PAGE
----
CALCULUS Understanding Its Concepts and Methods
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George Berkeley (1685--1753)--- Historical Sketch
The University of California's first campus was founded in Berkeley. Here is a quote from the Home Page of that city:
"In 1878, twenty-eight years after California became the Union's 31st State, a small town nestled on San Francisco Bay's eastern shore was incorporated as the City of Berkeley. Previously part of a larger area known as Oceanview, Berkeley was named after philosopher Bishop George Berkeley, born near Thomastown, Ireland in 1685.
George Berkeley's reputation as an esteemed graduate of Trinity College in Dublin and his seemingly tireless efforts to establish a college of Christianity in the American Colonies prompted his intimate friend, Alexander Pope, to declare him "possessed of every virtue." Bishop Berkeley resided in Rhode Island for nearly four years, exhausting much of his own fortune as he waited for funds promised by the British government. Ultimately, he was compelled to return to Europe, never having received the necessary capital to see his dream to fruition. He died January 14, 1753, at Oxford, England."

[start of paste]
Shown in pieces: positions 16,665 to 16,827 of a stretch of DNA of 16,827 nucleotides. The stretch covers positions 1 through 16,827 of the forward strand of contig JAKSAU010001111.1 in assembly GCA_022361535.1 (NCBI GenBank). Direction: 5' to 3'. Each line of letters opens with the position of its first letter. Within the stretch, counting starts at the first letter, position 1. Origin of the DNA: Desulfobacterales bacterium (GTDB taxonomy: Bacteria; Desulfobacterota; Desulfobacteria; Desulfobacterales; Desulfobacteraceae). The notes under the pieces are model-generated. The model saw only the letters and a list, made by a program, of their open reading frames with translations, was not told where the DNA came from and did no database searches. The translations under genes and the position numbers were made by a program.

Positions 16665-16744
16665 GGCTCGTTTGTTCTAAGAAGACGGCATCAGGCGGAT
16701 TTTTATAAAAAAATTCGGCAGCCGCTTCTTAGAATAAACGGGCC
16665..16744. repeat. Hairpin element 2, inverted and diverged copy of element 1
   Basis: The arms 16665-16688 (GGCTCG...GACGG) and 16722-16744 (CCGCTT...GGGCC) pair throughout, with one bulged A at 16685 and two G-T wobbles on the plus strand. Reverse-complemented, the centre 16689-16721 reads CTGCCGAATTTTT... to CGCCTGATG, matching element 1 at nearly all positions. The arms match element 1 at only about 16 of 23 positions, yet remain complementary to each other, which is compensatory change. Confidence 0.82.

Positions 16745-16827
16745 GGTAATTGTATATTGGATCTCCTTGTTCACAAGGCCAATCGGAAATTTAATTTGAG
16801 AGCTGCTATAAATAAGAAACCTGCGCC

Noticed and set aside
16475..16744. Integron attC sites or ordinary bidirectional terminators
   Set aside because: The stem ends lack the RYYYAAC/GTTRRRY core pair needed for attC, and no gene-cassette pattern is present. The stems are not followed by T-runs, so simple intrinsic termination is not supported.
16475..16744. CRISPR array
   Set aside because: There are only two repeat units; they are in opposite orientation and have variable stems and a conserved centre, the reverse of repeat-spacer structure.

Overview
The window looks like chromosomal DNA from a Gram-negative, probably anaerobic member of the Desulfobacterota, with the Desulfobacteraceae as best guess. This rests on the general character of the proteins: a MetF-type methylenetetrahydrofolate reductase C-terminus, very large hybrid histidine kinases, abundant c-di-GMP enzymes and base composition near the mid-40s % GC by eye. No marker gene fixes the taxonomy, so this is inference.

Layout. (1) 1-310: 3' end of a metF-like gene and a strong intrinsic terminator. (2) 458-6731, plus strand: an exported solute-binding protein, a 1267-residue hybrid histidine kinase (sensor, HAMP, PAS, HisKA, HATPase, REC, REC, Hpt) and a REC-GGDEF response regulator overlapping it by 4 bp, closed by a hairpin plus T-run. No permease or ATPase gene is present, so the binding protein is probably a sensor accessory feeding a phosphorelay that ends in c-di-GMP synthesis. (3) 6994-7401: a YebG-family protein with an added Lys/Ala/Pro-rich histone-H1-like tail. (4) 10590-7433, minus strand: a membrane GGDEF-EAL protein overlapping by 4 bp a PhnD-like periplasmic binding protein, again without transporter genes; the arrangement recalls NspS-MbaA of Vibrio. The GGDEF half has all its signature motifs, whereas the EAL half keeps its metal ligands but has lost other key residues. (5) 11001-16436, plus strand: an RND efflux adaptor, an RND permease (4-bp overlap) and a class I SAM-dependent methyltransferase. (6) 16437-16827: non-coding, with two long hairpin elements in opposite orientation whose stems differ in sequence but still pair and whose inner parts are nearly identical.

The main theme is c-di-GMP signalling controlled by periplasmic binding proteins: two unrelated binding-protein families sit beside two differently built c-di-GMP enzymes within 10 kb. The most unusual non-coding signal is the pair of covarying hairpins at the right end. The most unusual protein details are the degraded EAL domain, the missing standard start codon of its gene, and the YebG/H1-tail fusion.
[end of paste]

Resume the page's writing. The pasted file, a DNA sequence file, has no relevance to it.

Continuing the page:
George Berkeley, an Irish philosopher, criticized Newton's calculus in The analyst: or a discourse addressed to an infidel mathematician in 1734, the same year he was made Bishop of Cloyne. This critique of the foundations of calculus was very influential in the subsequent development of mathematics.
As a young man, George Berkeley (pronounced bark-lee) theorized that we cannot know if an object is, we can only know if an object is perceived by a mind. We can't think or talk about an object's being. All that we know about an object is our perception of it. Berkeley is perhaps best known for his motto, esse is percipi, "to be is to be perceived."
Berkeley disdained abstraction, and mathematics is certainly abstract. He particularly aimed his sights at Newton and the basic ideas of calculus. Of the derivative, he said in his above-mentioned tract, "And what are these fluxions? The velocities of evanescent increments. And what are these same evanescent increments? They are neither finite quantities, nor quantities infinitely small, nor yet nothing. May we not call them ghosts of departed quantities? " He was here referring to derivatives of functions (fluxions) and the defining equation where of course the limit is taken as goes to While Berkeley's criticisms of Newton and his ideas were based on his religious revulsion of Newton's ideas of a mechanistic universe, his attack on Newton and his development of calculus had a good effect in that it prompted mathematicians to clarify and establish a logical foundation for calculus.
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Copyright © 2006 Darel Hardy, Fred Richman, Carol Walker, Robert Wisner. All rights reserved. Except upon the express prior permission in writing, from the authors, no part of this work may be reproduced, transcribed, stored electronically, or transmitted in any form by any method.